In his last and arguably greatest work, The Brothers Karamazov (1879), Dostoevsky triangulates the competing attitudes to life in the figures of Dimitry the hedonist, Ivan the nihilist, and Alyosha the mystic. Two chapters in Book 5, entitled ‘Rebellion’ and ‘The Grand Inquisitor’, have long been recognized for their profound exploration of the antinomy between a world awash in violence and human affliction and its casual disregard for Christ and his teachings. Ivan Karamazov’s dream encounter with the devil in Book 11 (famously reimagined in Thomas Mann’s Doctor Faustus [1947]) imagines the protagonist’s confrontation with evil with an intensity perhaps not seen since Dante’s Inferno. Admittedly, its spiritual fervour and psychological acuity notwithstanding, what Joseph Frank (2010: 559) calls ‘Dostoevsky’s fanatical belief in the moral elevation of the Russian spirit’ at times marred his Russian Slavophil and nationalist outlook, further compromised by a strong undercurrent of anti-Semitism and anti-Catholicism that is most prominently on display in his Writer’s Diary (1873–1881) and in his correspondence after 1870. Still, what sets Dostoevsky apart from virtually all other writers of his century is his ability to uncover a metaphysical realism beneath the ‘horizontal’ logic of realist fiction. In this he differs from all his contemporaries who, as his friend Vladimir Soloviev was to put it, ‘cannot […] serve pure beauty’ because its practitioners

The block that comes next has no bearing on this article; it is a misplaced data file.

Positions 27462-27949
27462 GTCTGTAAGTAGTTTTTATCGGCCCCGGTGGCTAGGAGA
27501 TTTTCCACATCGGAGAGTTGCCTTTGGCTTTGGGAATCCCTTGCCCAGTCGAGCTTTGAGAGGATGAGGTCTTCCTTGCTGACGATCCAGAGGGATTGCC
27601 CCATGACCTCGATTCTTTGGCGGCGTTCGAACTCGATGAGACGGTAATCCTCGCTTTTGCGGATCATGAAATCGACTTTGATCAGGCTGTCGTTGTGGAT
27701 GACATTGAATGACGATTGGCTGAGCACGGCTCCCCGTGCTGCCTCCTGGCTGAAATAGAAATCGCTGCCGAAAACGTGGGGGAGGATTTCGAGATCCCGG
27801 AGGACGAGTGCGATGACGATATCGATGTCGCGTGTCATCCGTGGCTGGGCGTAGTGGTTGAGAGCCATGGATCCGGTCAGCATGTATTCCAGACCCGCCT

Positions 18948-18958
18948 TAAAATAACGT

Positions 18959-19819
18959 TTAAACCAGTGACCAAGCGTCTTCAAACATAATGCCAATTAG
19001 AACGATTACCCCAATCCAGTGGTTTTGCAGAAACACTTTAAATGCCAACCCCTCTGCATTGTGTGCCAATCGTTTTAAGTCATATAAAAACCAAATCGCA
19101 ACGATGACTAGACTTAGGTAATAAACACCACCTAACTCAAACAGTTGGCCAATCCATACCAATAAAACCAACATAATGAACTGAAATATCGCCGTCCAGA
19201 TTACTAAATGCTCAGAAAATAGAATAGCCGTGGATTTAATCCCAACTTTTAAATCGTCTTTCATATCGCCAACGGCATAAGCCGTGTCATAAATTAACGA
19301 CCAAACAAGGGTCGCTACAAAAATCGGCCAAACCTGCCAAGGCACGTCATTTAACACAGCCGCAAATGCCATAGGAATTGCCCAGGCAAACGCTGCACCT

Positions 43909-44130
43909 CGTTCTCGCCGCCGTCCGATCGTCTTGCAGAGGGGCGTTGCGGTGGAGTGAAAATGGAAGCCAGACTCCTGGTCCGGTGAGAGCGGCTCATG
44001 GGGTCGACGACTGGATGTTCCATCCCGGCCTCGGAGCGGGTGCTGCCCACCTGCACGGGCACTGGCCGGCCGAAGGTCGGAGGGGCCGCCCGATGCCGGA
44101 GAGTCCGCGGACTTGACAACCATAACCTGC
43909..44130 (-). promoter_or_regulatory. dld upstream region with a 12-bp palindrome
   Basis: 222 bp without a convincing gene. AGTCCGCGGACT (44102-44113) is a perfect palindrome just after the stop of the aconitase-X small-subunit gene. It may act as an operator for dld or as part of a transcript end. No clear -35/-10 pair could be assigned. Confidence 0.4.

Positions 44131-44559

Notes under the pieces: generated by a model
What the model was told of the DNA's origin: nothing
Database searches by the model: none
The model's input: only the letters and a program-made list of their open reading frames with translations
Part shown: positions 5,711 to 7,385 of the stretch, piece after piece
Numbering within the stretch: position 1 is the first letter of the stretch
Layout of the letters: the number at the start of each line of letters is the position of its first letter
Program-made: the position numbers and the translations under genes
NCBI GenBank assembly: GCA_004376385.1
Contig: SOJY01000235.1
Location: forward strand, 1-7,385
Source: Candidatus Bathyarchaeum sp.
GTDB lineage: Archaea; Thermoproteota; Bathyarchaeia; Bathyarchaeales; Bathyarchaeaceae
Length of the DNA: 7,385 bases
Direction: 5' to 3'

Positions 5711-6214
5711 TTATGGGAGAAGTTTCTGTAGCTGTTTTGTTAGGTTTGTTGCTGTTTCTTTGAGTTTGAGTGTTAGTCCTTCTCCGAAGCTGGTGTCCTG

only search for content. […] Alien to the previous religious content of art, they turn wholeheartedly toward current reality, […] attempt[ing] to copy phenomena of this reality slavishly; and […] just as slavishly to serve the topic of the day. (Soloviev 2003: 2–3)

Contrary to the realist novel’s ‘unsuccessful pursuit of only apparently real details, the actual reality of the whole is lost’, Dostoevsky had grasped that ‘it is an act of faith not to be seduced by the visible dominion of evil […] and that the Russian nation, in spite of its visible bestial image, carries another image in the depths of its soul – the image of Christ’ (Soloviev 2003: 2–3, 14).